Are Men Necessary?, Maureen Dowd’s disjointed exploration of women in post-feminist America, fails to deliver on the promise of its titillating art and provocative title. The real question underlying this book (Putnam, 2005, $25.95) is whether women—who, she believes, have been failed by feminism—can extricate themselves from their current muddle on their own, since men, unhelpfully, are not evolving alongside them. Her points: Women now realize that they cannot have it all. Narcissism and materialism have undermined feminism. Moreover, women themselves arc subverting the movement’s original goals: The most stellar students at Yale dress like sluts, and Hillary Clinton, the woman who might have the greatest chance of becoming President, elected to stand by her philandering husband. As far as Dowd is concerned, the prospects for women are overwhelmingly bleak.
Readers of Dowd’s op-ed columns in the New York Times will find nothing new in this book. Her better-grounded sections merely reassemble other writers’ gender-related “Most Emailed” articles from the past year. Again and again, Dowd draws on favorite themes from her past editorials, including several fully intact op-eds about the Monica Lewinsky scandal from 1999, her Pulitzer Prize-winning year. Fluff, however, predominates, as she more commonly relies upon reader mail, pop culture, public scandals, t-shirt slogans, her friends, boyfriends, fellow reporters, and her own, often catty, stories to illustrate her point about the failure of feminism’s promise. After she cycles back to Condi or Hillary or Martha for the umpteenth time, one feels that even she doesn’t know where she is going with all of this.
Though Dowd, who often mentions her Irish Catholic family, devotes little space to religion, the implications of her argument for Jewish women are all too clear Early on she cites research demonstrating that men would rather marry women in jobs subordinate to their own. Given the statistics that Jews, on average, are more highly educated and have more prestigious jobs than non-Jews, one would expect men’s preference for less accomplished women to penalize Jewish women more profoundly. And indeed, the numbers bear this out. The 1991 National Jewish Population Survey showed that Jewish women were exactly twice as likely as non-Jewish women to remain single throughout their childbearing years—15% to 7.5%. If the feminist movement is, as Dowd claims, a “cruel hoax” that lured women into thinking they could have it all, then Jewish women—the best-educated women in America—are the most cruelly tricked of all.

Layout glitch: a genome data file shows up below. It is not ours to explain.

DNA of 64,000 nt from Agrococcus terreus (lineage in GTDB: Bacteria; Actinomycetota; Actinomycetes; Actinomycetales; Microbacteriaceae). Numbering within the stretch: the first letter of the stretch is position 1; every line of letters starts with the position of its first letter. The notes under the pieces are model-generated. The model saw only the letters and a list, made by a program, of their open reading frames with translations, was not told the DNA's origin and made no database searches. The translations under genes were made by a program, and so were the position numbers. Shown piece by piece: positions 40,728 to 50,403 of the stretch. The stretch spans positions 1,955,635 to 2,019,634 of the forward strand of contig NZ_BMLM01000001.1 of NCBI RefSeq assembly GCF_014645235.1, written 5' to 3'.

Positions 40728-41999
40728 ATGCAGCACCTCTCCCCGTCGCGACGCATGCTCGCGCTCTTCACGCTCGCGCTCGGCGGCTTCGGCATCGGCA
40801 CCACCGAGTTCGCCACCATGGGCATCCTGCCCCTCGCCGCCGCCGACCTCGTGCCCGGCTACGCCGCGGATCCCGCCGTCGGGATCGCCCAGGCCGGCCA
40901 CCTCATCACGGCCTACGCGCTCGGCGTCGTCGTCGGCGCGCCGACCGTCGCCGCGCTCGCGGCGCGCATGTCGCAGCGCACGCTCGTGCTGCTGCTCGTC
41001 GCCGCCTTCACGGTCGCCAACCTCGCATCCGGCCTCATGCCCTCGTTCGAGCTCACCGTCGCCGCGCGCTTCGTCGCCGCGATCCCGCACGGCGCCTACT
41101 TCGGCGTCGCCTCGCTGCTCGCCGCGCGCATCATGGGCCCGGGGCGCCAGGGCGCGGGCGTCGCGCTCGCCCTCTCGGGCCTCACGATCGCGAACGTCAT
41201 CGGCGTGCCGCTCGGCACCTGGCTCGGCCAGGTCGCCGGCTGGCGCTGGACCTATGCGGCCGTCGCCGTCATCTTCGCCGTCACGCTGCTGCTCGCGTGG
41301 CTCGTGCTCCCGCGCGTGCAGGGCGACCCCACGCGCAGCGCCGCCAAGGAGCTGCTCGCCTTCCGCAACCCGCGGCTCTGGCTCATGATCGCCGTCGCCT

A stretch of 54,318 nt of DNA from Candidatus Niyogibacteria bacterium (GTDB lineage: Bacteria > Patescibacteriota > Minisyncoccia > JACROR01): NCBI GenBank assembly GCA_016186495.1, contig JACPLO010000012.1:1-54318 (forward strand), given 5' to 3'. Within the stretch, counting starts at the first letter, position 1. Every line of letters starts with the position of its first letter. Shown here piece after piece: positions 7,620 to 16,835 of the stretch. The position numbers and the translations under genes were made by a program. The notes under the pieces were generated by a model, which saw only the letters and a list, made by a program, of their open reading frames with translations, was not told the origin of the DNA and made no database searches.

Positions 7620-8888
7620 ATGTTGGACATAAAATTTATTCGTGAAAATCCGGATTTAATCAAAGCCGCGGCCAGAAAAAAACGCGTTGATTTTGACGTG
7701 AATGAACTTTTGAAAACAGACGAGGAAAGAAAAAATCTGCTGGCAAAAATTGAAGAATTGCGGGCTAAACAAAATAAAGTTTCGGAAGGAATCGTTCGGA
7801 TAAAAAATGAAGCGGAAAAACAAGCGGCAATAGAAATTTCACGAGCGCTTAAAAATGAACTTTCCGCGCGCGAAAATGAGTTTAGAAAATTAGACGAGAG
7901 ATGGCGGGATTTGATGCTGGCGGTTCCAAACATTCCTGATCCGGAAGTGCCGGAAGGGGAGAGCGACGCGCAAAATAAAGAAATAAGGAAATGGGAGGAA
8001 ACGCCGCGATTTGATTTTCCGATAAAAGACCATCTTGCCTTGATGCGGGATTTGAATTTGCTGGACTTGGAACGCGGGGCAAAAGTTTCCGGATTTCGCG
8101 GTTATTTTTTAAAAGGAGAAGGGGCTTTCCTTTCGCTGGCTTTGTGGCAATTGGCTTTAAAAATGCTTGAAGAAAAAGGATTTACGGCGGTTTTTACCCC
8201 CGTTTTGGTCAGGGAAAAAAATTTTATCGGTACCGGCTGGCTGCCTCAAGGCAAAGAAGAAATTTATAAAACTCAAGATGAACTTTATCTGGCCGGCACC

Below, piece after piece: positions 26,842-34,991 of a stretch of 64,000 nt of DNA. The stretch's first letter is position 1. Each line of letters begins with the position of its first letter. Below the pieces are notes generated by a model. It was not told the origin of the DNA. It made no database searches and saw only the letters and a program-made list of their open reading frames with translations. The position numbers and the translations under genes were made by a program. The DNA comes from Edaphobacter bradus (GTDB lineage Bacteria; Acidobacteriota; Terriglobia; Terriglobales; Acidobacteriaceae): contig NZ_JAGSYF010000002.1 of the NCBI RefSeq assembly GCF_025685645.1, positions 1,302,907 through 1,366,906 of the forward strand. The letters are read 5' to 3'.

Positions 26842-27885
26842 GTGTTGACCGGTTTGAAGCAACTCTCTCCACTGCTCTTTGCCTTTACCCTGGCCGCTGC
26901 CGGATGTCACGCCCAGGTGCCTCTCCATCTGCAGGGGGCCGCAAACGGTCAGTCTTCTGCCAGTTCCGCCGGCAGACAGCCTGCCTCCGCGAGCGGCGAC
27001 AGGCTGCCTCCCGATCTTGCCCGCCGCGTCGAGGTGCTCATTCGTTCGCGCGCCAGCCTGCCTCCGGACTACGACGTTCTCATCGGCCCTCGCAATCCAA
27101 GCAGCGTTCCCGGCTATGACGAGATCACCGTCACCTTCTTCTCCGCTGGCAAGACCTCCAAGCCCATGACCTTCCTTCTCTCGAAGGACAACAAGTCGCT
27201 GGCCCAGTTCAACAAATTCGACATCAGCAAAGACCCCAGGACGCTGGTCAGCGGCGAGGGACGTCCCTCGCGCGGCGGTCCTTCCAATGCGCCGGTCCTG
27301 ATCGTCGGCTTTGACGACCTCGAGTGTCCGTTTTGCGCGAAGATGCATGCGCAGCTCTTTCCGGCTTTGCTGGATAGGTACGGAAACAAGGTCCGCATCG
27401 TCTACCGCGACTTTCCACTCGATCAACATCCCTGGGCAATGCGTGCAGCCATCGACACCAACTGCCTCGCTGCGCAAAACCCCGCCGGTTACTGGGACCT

While Dowd might posit that Jewish feminists have been deceived by feminism’s promise, Rabbi Jack Wertheimer claims that the women themselves are to blame. In the October 2005 issue of Commentary magazine, Wertheimer, provost and professor at the Jewish Theological Seminary, insensitively blames the childlessness of Jewish women on their focus on higher education and career advancement during their fertile years. What Dowd readily acknowledges but Wertheimer does not, is that young, professional women overwhelmingly do not want to choose career over family. Those Jewish men who are reluctant to accept their female counterparts as equals—or superiors—are forcing Jewish women into that choice.
Judaism is certainly open to talking the long view of things, but given the current, depressing situation of women in general and Jewish women in particular, must we wait one hundred thousand years until the Y-chromosome disappears and men are rendered truly unnecessary before we can have it all?
Tammy Hepps is a software developer who lives in New York City.